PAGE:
GRAINGER DEBUTS ON TV TO TOUT INDUSTRIAL 'STUFF': MAINTENANCE- SUPPLY ADS SET FOR SPORTS SHOWS

By Published on .

Most Popular
Viewers of tonight's "NFL Monday Night Football" broadcast on ABC in Chicago, Denver and Pittsburgh will see interspersed among the usual beer commercials a business-to-business spot for industrial maintenance supplies. It's a campaign that represents the marketer's first-ever TV advertising and a big break with tradition.

The spot, from W.W. Grainger Co., whose product line includes motors, tools, lights, sanitary supplies, heating and air conditioning equipment, asks, "Need stuff?"

"We've been spreading our print budget across [trade magazines] for a broad range of industries," said Wes Clark, group president, who noted that the company's 20,000 product range is so broad it is hard to target. "We may have been missing the point."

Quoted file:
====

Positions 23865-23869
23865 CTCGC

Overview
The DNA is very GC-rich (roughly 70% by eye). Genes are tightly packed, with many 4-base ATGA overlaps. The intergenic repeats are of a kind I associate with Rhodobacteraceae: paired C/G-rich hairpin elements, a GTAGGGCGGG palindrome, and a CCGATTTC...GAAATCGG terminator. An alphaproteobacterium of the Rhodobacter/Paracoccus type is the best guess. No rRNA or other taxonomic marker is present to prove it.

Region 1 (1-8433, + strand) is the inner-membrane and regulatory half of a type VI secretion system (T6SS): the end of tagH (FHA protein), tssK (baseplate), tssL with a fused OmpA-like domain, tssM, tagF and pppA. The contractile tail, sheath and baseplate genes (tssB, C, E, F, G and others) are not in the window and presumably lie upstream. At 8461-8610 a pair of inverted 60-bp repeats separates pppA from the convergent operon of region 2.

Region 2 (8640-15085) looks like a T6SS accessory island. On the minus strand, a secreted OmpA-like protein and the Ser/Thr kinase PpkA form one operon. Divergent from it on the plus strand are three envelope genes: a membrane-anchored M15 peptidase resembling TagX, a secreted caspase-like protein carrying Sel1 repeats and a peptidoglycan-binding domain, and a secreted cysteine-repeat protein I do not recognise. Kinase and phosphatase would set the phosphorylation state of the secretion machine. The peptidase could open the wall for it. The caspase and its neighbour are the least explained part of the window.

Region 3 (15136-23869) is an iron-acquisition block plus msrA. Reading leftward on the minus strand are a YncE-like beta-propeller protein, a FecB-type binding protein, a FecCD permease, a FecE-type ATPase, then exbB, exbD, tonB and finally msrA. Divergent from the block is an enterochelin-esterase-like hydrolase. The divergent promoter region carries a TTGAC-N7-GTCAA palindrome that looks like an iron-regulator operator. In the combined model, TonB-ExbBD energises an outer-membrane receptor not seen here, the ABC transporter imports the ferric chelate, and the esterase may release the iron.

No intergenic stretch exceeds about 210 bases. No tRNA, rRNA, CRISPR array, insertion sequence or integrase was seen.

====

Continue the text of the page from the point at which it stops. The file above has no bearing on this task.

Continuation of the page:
FOLLOWING FED-EX'S LEAD

So Grainger decided to take a page from such business giants as AT&T Corp., Xerox Corp., IBM Corp. and, particularly, Federal Express Corp., Mr. Clark said. Operating under the theory that purchasing executives are likely to watch football, Grainger decided to try to set itself apart from trade advertising clutter in print by testing TV.

"We think we have an opportunity to distance ourselves" from the competition, said Mr. Clark.

TWO :30S

There are two 30-second commercials in the pool, with ads using the theme, "More ways to keep your business running right." DFM/Tatham, Chicago, a subsidiary of Euro RSCG Tatham, is the agency.

The budget for the campaign was not disclosed.

"We're selling speed and convenience, not just a hammer or a lightbulb," said Mr. Clark. "We wanted to . . . get across our brand name."

Grainger's research also showed the target audience-maintenance and repair foremen-are likely to watch sports, prompting the buy on "Monday Night Football" as well as other sporting events, such as NCAA basketball.

The test will run for five months, at which point Grainger will evaluate the results.

If positive, "you'll be seeing a whole lot more of us" on broadcast, said Mr.

In this article: